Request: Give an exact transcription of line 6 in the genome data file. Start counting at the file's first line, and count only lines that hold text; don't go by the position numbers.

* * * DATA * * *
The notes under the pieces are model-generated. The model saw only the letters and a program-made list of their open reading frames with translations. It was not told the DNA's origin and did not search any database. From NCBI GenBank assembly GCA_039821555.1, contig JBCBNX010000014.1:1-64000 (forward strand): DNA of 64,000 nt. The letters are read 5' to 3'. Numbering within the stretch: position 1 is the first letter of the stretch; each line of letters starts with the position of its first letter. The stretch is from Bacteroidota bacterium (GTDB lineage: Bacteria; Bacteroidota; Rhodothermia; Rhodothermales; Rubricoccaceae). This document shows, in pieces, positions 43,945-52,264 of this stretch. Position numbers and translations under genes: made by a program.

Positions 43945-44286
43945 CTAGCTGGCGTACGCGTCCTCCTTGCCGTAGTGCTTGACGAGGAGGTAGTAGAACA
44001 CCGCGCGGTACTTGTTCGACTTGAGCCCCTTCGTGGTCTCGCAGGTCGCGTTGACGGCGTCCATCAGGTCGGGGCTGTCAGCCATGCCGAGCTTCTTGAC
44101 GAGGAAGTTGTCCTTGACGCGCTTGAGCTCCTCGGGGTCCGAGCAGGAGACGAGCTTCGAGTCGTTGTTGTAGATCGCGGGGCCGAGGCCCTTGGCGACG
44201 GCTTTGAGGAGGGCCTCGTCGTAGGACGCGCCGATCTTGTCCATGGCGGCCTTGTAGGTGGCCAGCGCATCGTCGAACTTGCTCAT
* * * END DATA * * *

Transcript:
44201 GCTTTGAGGAGGGCCTCGTCGTAGGACGCGCCGATCTTGTCCATGGCGGCCTTGTAGGTGGCCAGCGCATCGTCGAACTTGCTCAT